The Oracle At DOT – A Lot Of Smoke From Yesterday. Let’s start with this tidbit of iconoclasm:  DOT data is merely reflective of air transportation based on a set of complex factors, and determined largely by what airlines are offering.

These data have little to do with illuminating “demand” – because air travel is not like taking the rainfall in the Midwest and then being able to forecast the water flow on the Mississippi.

Air Travel: A Consumer Spending Option. No longer can air traffic forecasts be founded on the assumption that passenger levels are merely the caboose on the GDP growth train. We’ve been slowly unhinged from that since airline deregulation, 40 years ago.

True, GDP projections are the traditional way of forecasting. But it’s now completely outside of air transportation system realities. (Sorry, FAA. Your annual reports look very nice, but they’re the equivalent of a giant vacuum tube in a digital world.)

The number of consumers who will take to the skies, to the contrary, is based on a lot of variables, and DOT data only reflect (often imprecisely) the results of the travel channels that exist.

What that means is that the data are not reflective of what could be, should some fundamentals of air travel be shifted.

Shifted – like tossing day-of-week flights between mid-size cities within a region.

It’s Total Travel Time That Counts. Let’s consider this: air travel choices are made based on issues of convenience, cost, and – missed in a lot of the ASD schemes foisted on smaller airports – the travel-time factor, i.e., how long the total trip will take.

apr9dLike we’ve seen in failed attempts to bring local network airline service to places like Laughlin, Youngstown, Cheyenne, Naples and others, it’s the total travel time compared to alternative options that drives consumer choices.

It’s not the location of the local airport, either. A 60-minute drive to MCI from Topeka to get a nonstop flight is time-superior to shoehorning an itinerary to accommodate two local departures making a connection at ORD. Been there, done that.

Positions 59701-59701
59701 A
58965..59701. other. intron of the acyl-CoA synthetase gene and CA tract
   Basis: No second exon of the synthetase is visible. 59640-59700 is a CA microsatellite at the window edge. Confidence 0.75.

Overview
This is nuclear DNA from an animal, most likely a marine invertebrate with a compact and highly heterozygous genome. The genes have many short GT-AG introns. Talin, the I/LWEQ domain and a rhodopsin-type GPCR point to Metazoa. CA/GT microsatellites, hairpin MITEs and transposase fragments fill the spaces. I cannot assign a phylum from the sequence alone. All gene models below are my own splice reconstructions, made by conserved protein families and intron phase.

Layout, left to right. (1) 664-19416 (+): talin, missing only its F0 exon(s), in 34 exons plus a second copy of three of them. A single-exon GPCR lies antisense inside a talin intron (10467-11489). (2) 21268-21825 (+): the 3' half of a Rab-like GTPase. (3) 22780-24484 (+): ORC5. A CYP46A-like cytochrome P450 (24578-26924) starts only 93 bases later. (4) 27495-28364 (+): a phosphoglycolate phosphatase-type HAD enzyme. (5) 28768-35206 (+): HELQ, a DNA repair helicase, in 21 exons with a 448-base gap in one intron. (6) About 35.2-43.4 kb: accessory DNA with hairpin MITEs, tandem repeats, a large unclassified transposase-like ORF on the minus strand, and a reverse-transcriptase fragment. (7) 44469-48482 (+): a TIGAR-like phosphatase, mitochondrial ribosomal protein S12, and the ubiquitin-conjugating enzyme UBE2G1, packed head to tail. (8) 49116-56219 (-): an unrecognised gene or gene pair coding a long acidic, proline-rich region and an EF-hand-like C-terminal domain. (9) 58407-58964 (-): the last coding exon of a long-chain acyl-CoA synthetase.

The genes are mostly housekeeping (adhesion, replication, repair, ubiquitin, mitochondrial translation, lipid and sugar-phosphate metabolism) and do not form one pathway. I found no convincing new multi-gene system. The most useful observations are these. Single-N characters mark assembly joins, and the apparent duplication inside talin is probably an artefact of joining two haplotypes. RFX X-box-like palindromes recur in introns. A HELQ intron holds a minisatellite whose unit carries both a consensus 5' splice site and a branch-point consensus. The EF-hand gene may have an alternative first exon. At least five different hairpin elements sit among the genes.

That same overriding consumer dynamic can also apply to the attractiveness of new mission applications such as we’re seeing coming from Frontier, Spirit and Allegiant. The travel-time superiority is demonstrable, and that could override the concept of frequency. Whether the traffic will develop will depend on a lot of factors, but one thing is certain – past consumer trends are not indicative of the future.

Travel Decisions May Adjust To Superior Elapsed-Time Schedules. Let’s take the BNA-SYR market. There could be a lot of latent demand in that market, if the travel-time and cost factors were significantly better than the current hub-connect options. We don’t have any historical data to prove it one way or another.  It’s up to the consumer in each affected market.

And, we all assume that convenience drives a lot of the travel decisions. We assume that one or two weekly round trips won’t be convenient. Really? Compared to a circuitous connection over ORD?

What is to counter the argument that, faced with time-gobbling and expensive hub-connect options, consumer travel patterns – and business meeting schedules – might shift to accommodate the existence of a nonstop, low fare flight on Tuesdays and Thursdays.

This is not to imply that all of these new markets will be a success. But it is to say that there may be a whole air system developing. It’s what Boyd Group International has defined as the Parallel Airline Universe.

Get A Jump On The Unhinged Aviation Future. Enough talk. The fact is that we are at a major turn in the air transportation system in the US, one that addresses functional and time-barriers to getting between major points.